RIGGED VOTE? Georgetown students speak out after reparations fee passes

Two Georgetown University students filed a formal complaint alleging that there were multiple instances of misconduct in the referendum of support for a mandatory fee, the funds from which would be used to benefit descendants of slaves sold in 1838 by the school.

Rowan Saydlowski and Chris Castaldi-Moller filed the complaint, obtained by Campus Reform, which seeks to address multiple alleged irregularities in the process.

The Constitutional Council, a branch of the Georgetown University Student Association, decided to hear the case and has issued a temporary injunction preventing the GUSA Senate from confirming the results of the election, according to Saydlowski. 

[RELATED: IT'S OFFICIAL: Georgetown students approve mandatory reparations fee (UPDATED)]

The complaint and accompanying press release list three areas where the GUSA constitution, by-laws, and ethical regulations were allegedly violated.

The GUSA Senate’s Ethics & Oversight Committee Chairman who was tasked with handling some election misconduct complaints was a co-sponsor of the legislation introducing the referendum to the student body. The complaint alleges this is a “major conflict of interest.”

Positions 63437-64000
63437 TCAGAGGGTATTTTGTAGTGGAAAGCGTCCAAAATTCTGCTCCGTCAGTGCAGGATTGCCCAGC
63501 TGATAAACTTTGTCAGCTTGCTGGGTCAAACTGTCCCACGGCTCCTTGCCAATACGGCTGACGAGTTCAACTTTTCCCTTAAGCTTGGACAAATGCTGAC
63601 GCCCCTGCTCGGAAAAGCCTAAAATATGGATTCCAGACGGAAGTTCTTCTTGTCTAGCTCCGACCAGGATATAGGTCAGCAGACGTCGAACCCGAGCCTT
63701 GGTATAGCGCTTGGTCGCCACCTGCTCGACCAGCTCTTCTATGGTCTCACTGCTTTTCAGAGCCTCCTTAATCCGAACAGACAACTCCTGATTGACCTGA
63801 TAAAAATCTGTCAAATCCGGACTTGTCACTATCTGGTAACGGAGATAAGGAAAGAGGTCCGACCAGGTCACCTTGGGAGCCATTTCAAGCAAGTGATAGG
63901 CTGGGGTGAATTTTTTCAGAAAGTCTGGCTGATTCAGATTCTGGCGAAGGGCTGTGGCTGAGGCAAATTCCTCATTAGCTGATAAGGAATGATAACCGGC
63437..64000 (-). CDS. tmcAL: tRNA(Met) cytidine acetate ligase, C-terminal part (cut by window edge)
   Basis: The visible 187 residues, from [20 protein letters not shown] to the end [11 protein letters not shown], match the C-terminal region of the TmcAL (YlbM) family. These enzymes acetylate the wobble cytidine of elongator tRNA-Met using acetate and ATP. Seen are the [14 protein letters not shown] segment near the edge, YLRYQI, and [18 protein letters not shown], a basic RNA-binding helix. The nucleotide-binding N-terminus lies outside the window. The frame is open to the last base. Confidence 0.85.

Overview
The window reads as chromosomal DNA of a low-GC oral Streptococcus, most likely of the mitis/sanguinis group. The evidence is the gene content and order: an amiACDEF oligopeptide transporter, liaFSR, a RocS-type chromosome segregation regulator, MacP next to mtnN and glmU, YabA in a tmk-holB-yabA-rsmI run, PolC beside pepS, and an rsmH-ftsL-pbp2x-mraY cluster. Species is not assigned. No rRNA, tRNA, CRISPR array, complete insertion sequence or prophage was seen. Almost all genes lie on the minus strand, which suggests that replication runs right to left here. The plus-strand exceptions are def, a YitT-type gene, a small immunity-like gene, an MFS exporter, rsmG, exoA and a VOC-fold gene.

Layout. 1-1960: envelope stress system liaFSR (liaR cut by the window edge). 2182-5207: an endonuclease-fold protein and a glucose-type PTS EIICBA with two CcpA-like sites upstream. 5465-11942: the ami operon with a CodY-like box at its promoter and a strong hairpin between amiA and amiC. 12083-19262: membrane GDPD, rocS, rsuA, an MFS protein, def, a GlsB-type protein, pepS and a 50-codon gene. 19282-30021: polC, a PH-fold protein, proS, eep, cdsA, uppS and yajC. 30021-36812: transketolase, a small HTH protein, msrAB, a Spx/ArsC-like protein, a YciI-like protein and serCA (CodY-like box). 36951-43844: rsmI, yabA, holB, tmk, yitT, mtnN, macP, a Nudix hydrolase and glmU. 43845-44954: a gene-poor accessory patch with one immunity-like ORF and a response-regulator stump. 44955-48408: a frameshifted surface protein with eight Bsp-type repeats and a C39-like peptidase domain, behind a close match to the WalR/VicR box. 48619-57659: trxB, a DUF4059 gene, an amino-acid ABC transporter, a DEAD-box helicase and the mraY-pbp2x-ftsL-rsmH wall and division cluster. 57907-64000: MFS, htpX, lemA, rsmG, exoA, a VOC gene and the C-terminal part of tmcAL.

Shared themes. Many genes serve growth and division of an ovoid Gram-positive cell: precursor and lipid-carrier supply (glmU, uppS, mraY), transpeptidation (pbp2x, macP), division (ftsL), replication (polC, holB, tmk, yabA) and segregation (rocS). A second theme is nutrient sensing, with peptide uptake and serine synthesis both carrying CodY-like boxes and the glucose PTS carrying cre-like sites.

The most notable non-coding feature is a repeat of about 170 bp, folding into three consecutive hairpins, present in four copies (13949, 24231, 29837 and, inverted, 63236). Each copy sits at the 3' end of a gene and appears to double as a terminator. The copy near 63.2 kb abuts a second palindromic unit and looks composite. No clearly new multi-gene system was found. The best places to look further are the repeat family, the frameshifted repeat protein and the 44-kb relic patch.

The GUSA Election commission failed to correctly perform its duties as reports claim the commission “illegally changed the voting threshold for success four days before the election, that they did not enforce sanctions for those on the pro-referendum side who violated election rules, that they failed to properly publicize the process for making complaints about election violations, and that they presented a voter guide that inaccurately and incompletely described the content of the referendum to voters," according to the press release.

The referendum does not propose new amendments to the GUSA constitution and is therefore“not legitimate under GUSA’s Constitution and By-Laws," according to the press release. The release also claims that “only constitutional amendment referendums are specifically defined and regulated in the By-Laws, meaning that there is no legal basis for a referendum of this sort to have taken place at all.”

The complaint states that the Election Commission tweeted on April 7 that the referendum would require 25 percent of all students to participate in the election, but that tweet was apparently deleted and replaced with a series of tweets stating the rules. One, however, s

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